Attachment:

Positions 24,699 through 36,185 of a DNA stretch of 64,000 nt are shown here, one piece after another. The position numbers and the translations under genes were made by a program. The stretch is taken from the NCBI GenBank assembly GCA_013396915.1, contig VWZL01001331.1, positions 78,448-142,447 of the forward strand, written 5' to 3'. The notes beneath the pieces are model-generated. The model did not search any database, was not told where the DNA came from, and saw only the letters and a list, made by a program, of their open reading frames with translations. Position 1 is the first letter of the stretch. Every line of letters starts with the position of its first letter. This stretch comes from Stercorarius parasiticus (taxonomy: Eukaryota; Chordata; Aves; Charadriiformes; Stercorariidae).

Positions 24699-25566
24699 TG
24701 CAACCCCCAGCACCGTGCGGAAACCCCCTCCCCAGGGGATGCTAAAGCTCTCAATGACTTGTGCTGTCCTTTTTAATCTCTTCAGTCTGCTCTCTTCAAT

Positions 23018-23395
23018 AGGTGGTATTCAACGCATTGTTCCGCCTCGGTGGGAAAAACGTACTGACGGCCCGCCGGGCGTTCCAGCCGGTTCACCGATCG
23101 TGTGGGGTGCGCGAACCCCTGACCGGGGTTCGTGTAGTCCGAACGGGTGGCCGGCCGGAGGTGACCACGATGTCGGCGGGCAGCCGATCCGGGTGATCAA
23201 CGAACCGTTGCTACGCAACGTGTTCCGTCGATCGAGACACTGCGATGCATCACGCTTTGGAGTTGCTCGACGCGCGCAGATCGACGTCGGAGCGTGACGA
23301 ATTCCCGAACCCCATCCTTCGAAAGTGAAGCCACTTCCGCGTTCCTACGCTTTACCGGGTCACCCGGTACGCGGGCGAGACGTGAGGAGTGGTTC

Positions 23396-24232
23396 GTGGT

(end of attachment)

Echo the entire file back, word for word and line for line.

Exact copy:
Positions 24,699 through 36,185 of a DNA stretch of 64,000 nt are shown here, one piece after another. The position numbers and the translations under genes were made by a program. The stretch is taken from the NCBI GenBank assembly GCA_013396915.1, contig VWZL01001331.1, positions 78,448-142,447 of the forward strand, written 5' to 3'. The notes beneath the pieces are model-generated. The model did not search any database, was not told where the DNA came from, and saw only the letters and a list, made by a program, of their open reading frames with translations. Position 1 is the first letter of the stretch. Every line of letters starts with the position of its first letter. This stretch comes from Stercorarius parasiticus (taxonomy: Eukaryota; Chordata; Aves; Charadriiformes; Stercorariidae).

Positions 24699-25566
24699 TG
24701 CAACCCCCAGCACCGTGCGGAAACCCCCTCCCCAGGGGATGCTAAAGCTCTCAATGACTTGTGCTGTCCTTTTTAATCTCTTCAGTCTGCTCTCTTCAAT

Positions 23018-23395
23018 AGGTGGTATTCAACGCATTGTTCCGCCTCGGTGGGAAAAACGTACTGACGGCCCGCCGGGCGTTCCAGCCGGTTCACCGATCG
23101 TGTGGGGTGCGCGAACCCCTGACCGGGGTTCGTGTAGTCCGAACGGGTGGCCGGCCGGAGGTGACCACGATGTCGGCGGGCAGCCGATCCGGGTGATCAA
23201 CGAACCGTTGCTACGCAACGTGTTCCGTCGATCGAGACACTGCGATGCATCACGCTTTGGAGTTGCTCGACGCGCGCAGATCGACGTCGGAGCGTGACGA
23301 ATTCCCGAACCCCATCCTTCGAAAGTGAAGCCACTTCCGCGTTCCTACGCTTTACCGGGTCACCCGGTACGCGGGCGAGACGTGAGGAGTGGTTC

Positions 23396-24232
23396 GTGGT